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New York and Massachusetts found mosquitos infected with West Nile virus this month.
In Arizona, Arkansas, Illinois, and Iowa, a few humans have also been infected.
West Nile virus is typically mild, but can lead to paralysis or death in severe cases.
It's peak mosquito season, and the little bloodsuckers have already tested positive for West Nile virus in at least six US states.
West Nile virus is the leading cause of mosquito-borne disease in the continental US, according to the Centers for Disease Control and Prevention. The illness typically peaks around this time of year.
New York was the latest state to report infected mosquitos last week. In a press release, Rockland County reported two groups of mosquitos carrying the virus in Orangetown and Clarktown. Fortunately, no humans have been infected yet.
Massachusetts also reported its first West Nile-infected mosquito of the season with no known human cases. However, Arizona, Arkansas, Illinois, and Iowa have each seen one or two people fall severely ill with the virus this summer, according to the CDC.
West Nile virus is usually mild, but can be fatal in rare cases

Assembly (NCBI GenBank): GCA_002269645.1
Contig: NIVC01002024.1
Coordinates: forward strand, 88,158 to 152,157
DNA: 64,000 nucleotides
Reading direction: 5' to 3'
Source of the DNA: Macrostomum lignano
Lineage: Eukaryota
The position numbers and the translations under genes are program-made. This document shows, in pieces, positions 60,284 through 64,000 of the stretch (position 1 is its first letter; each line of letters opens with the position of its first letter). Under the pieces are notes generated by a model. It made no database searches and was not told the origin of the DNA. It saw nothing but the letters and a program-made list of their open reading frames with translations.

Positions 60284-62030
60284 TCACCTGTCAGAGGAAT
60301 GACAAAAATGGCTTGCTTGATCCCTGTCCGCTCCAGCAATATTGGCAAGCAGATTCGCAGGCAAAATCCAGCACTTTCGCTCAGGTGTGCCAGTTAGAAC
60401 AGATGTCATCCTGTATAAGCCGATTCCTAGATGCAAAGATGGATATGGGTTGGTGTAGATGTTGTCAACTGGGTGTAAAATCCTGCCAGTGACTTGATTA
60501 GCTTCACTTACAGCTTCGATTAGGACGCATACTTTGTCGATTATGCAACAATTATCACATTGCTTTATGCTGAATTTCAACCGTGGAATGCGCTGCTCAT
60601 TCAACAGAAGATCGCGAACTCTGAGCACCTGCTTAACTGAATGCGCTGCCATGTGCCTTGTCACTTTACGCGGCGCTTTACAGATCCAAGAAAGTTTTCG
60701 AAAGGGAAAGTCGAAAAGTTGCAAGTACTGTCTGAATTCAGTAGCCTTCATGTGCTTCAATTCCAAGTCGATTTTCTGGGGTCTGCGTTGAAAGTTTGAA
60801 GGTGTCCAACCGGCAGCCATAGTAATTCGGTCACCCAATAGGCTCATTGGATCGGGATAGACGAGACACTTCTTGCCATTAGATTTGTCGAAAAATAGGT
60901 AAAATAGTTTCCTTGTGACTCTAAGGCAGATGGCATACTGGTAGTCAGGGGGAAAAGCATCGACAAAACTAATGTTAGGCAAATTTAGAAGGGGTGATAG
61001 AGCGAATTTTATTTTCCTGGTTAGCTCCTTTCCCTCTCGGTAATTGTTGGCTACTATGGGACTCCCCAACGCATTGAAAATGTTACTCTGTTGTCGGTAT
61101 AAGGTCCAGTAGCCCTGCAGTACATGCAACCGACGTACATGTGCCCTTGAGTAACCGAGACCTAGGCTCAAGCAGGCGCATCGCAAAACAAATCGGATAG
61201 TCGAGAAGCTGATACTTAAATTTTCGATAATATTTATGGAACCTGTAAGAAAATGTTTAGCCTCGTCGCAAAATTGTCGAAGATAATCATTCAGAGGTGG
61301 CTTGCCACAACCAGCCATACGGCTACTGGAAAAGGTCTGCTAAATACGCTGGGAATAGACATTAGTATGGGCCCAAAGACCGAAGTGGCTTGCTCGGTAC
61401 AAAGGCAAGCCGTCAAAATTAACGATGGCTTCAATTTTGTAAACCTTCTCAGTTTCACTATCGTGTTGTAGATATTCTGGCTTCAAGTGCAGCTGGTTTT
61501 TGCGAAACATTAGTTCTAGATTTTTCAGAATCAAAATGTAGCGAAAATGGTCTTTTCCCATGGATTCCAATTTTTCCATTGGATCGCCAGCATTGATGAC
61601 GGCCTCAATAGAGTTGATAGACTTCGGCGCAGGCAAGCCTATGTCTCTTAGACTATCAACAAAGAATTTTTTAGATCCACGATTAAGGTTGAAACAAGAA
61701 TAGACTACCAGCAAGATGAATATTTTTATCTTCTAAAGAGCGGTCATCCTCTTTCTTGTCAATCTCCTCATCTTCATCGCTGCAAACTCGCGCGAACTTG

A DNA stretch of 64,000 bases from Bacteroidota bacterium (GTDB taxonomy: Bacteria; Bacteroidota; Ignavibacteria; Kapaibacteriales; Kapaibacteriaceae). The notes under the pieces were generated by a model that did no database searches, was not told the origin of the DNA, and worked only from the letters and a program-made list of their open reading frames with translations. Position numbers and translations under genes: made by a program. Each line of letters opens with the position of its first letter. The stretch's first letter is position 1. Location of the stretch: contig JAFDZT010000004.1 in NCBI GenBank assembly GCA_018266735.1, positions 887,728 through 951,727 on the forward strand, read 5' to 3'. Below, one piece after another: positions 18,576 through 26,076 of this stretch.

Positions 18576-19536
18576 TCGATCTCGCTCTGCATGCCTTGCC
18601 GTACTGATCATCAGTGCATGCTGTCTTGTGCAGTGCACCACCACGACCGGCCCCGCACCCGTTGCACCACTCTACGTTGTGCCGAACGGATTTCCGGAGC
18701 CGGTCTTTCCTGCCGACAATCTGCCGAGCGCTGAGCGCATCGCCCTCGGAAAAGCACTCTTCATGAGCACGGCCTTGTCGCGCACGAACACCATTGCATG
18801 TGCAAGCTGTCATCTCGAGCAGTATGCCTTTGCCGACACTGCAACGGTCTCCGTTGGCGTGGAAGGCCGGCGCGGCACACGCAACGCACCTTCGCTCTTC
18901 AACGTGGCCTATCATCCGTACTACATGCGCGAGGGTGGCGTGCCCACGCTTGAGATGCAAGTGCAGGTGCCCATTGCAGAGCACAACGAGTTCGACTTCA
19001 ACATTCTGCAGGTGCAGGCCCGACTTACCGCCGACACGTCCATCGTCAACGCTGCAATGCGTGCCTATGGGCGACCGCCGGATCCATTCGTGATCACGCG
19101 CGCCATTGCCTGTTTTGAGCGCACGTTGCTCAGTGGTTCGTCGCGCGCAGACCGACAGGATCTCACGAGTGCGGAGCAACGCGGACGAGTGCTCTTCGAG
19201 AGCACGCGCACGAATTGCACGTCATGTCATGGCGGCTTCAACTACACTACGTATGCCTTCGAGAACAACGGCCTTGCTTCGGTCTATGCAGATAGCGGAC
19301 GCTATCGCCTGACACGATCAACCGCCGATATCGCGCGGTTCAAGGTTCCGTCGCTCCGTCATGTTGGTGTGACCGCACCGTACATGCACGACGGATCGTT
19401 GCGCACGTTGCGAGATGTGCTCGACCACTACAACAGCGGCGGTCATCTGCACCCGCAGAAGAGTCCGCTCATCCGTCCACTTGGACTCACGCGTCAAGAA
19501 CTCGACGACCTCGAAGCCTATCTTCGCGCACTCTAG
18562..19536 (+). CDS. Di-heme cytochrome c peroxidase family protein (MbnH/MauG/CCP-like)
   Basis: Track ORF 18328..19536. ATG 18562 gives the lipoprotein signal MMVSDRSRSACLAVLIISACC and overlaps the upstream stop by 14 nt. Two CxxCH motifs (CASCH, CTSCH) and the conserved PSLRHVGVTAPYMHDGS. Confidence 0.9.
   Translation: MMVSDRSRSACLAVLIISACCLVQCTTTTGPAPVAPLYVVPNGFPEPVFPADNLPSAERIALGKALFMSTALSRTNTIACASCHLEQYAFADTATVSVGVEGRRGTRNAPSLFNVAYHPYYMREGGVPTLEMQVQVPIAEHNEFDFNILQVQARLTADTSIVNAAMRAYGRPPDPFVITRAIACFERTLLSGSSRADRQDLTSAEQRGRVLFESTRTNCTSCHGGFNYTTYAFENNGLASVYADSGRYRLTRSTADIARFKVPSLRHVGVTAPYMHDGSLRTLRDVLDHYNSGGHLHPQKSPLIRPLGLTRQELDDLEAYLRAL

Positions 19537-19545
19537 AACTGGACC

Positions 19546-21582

Small as they may be, mosquitos kill more people than any other creature in the world. The insects are known to carry several dangerous diseases including malaria, dengue, Zika, and more.
Most people infected with West Nile virus don't even know they're sick, and it's rarely spread from human to human. But about one in five people infected will come down with a fever and flu-like symptoms such as headache, body aches, vomiting, diarrhea, or rash.
An even smaller contingent go on to develop severe illness that can lead to paralysis or death. West Nile cases are considered neuroinvasive if people experience inflammation in or around the brain, such as encephalitis or meningitis.
Two people in Arizona and three people across Arkansas, Illinois, and Iowa have experienced such severe cases. In Arkansas, the infected person died.
Last year, 39 US states reported cases of West Nile virus. Of those cases, 505 were severe or neuroinvasive, and 52 people died.
Read the original article on Insider